Public Release: 2-Feb-2015
With the Internet and social media becoming woven into the modern medical practice, Penn State College of Medicine researchers contend that professional medical societies must update or amend their Internet guidelines to address when it is ethical to “Google” a patient. “As time goes on, Googling patients is going to become more and more common, especially with doctors who grew up with the Internet,” says Maria J. Baker, associate professor of medicine. Baker has dealt with the question first hand in her role as a genetic counselor and medical geneticist. In a case that inspired her recent paper in the Journal of General Internal Medicine, a patient consulted her regarding prophylactic mastectomies. The patient’s family history of cancer could not be verified and then a pathology report revealed that a melanoma the patient listed had actually been a non-cancerous, shape-changing mole. Turning to the Internet, Baker found evidence of the patient capitalizing on being a cancer victim for a cancer she did not have. The question, Baker says, is in what circumstances is it appropriate for a doctor to research a patient using online search engines? “Googling a patient can undermine the trust between a patient and his or her provider, but in some cases it might be ethically justified,” Baker says. “Healthcare providers need guidance on when they should do it and how they should deal with what they learn.” With regard to future guidelines, Baker and her co-authors suggest 10 situations that may justify patient-targeted Googling:
• Duty to re-contact/warn patient of possible harm
• Evidence of doctor shopping — visiting different doctors until a desired outcome is acquired.
• Evasive responses to logical clinical questions
• Claims in a patient’s personal or family history that seem improbable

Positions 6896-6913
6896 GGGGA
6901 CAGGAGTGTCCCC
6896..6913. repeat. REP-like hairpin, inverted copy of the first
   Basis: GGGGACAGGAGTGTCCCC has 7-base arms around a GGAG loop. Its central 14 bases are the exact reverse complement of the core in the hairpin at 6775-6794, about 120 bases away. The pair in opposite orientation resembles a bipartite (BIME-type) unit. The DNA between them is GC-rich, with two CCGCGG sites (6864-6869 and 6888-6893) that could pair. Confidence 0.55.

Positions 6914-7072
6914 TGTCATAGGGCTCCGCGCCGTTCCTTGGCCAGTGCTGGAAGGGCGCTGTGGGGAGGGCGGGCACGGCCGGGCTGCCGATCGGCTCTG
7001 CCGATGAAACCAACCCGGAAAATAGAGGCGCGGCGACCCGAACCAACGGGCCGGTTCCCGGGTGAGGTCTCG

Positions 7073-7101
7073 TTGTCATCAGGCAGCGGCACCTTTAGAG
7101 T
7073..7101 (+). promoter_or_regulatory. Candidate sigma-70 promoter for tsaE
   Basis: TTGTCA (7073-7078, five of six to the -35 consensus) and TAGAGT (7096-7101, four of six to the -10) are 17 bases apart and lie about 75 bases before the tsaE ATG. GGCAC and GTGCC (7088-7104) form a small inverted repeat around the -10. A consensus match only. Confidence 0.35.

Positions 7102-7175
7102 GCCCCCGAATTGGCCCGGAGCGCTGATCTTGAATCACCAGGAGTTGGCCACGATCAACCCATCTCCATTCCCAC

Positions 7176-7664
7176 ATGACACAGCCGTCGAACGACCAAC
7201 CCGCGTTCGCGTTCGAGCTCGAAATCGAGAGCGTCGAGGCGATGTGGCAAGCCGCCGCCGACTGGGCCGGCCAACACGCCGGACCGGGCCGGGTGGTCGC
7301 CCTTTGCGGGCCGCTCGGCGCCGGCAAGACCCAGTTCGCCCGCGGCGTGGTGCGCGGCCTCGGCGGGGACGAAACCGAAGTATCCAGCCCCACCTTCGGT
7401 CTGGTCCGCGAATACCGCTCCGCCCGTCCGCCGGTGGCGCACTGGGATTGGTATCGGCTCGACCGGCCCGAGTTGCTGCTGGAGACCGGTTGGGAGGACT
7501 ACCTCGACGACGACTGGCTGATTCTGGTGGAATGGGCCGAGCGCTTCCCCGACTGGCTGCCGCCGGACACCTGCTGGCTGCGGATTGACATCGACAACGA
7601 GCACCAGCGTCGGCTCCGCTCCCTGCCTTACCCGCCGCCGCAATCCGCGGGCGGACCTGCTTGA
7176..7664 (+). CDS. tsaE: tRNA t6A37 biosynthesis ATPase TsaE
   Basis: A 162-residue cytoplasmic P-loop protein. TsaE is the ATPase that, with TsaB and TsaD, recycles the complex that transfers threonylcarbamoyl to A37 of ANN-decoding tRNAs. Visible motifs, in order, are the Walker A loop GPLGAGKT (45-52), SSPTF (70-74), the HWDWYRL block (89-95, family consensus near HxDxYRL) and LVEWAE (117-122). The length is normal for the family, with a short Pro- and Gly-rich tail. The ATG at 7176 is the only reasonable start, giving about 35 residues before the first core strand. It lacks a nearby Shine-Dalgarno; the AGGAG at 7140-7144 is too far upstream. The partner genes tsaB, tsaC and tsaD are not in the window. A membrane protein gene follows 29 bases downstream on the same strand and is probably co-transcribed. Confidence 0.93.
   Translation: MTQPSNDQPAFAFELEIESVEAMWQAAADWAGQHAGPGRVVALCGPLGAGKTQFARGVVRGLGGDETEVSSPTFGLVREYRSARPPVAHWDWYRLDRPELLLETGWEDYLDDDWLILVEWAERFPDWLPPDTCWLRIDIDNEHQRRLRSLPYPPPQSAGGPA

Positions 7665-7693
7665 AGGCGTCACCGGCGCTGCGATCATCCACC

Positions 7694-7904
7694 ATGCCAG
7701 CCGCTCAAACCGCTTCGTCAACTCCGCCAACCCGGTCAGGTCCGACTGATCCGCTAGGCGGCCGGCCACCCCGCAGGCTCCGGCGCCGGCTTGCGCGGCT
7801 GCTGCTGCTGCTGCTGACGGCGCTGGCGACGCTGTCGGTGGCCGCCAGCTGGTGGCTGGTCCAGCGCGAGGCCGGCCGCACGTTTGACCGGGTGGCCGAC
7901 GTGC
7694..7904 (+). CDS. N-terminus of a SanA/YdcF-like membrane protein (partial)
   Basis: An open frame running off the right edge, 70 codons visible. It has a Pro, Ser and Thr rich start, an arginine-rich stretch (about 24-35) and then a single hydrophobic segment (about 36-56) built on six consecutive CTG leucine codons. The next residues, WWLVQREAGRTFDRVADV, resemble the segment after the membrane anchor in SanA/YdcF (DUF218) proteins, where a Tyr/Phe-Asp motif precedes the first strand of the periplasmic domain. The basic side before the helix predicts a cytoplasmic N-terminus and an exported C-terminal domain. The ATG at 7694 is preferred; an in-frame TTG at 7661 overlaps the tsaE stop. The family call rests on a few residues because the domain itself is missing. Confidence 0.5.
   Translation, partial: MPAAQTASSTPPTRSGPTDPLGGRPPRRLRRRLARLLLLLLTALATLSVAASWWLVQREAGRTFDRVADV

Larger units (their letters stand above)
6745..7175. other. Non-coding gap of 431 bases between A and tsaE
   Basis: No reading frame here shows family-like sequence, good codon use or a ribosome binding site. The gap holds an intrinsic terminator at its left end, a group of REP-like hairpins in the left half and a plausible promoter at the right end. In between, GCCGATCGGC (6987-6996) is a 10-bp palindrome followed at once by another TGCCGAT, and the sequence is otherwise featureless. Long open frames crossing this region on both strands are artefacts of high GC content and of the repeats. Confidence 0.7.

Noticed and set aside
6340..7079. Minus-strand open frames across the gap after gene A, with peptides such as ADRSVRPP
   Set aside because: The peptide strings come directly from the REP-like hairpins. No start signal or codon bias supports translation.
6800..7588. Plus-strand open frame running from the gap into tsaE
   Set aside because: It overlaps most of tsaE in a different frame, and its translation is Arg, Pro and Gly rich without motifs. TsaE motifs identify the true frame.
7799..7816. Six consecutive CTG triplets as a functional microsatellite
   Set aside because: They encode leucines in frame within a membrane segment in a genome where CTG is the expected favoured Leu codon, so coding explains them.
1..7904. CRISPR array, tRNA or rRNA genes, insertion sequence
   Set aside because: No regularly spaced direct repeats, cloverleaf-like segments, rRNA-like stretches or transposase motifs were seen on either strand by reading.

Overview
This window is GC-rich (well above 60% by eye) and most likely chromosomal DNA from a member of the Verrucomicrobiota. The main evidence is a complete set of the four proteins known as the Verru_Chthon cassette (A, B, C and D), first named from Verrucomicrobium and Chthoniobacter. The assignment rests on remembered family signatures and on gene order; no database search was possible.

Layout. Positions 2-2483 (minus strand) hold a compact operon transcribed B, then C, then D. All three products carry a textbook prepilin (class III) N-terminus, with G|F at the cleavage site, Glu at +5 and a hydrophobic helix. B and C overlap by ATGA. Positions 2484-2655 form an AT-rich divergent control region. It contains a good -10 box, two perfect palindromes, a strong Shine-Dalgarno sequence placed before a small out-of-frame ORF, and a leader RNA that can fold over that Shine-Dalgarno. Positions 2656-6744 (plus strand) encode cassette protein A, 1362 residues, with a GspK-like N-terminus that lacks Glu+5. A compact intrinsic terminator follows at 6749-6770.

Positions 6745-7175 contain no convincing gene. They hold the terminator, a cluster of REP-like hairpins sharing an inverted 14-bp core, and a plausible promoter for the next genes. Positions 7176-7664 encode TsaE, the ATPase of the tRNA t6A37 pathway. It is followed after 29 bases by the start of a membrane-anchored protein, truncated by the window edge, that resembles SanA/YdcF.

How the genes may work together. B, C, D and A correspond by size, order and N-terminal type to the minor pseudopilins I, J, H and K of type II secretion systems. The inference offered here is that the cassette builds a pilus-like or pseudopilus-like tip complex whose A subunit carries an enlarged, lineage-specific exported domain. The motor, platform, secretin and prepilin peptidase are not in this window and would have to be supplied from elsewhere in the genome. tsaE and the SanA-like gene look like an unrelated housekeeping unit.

• Discrepancies between a patient’s verbal history and clinical documentation
• Levels of urgency/aggressiveness are not justified by clinical assessment
• Receipt of discrediting information from other reliable health professionals that calls the patient’s story into question
• Inconsistent statements by the patient, or between a patient and their family members
• Suspicions regarding physical and/or substance abuse
• Concerns regarding suicide risk
“Under certain circumstances — when carefully thought out — it may be appropriate to Google a patient,” said Baker. “We’re hoping that by offering scenarios that raise important ethical questions about the use of search engine technology, we can initiate a conversation that results in the eventual development of professional guidelines. What are the justifications? How is this information that you might potentially learn going to impact the patient-provider relationship and how are you going to document the information about the patient that you might learn?”
Formal professional guidelines could help healthcare providers navigate this current “Google blind spot,” said Baker. While professional medical groups such as the American Medical Association and the Federation of State Medical Boards provide general guidance on appropriate Internet and social media use, they have yet to address patient-targeted Web searches.
“Any professional medical society’s policy statements on the use of the Internet and social media — which they should all have — should undergo revision to help provide guidance to their various health care providers,” Baker says.
Co-authors on this paper are Daniel R. George, assistant professor of medical humanities, and Gordon L. Kauffman, professor and vice chair of surgery, both at Penn State College of Medicine.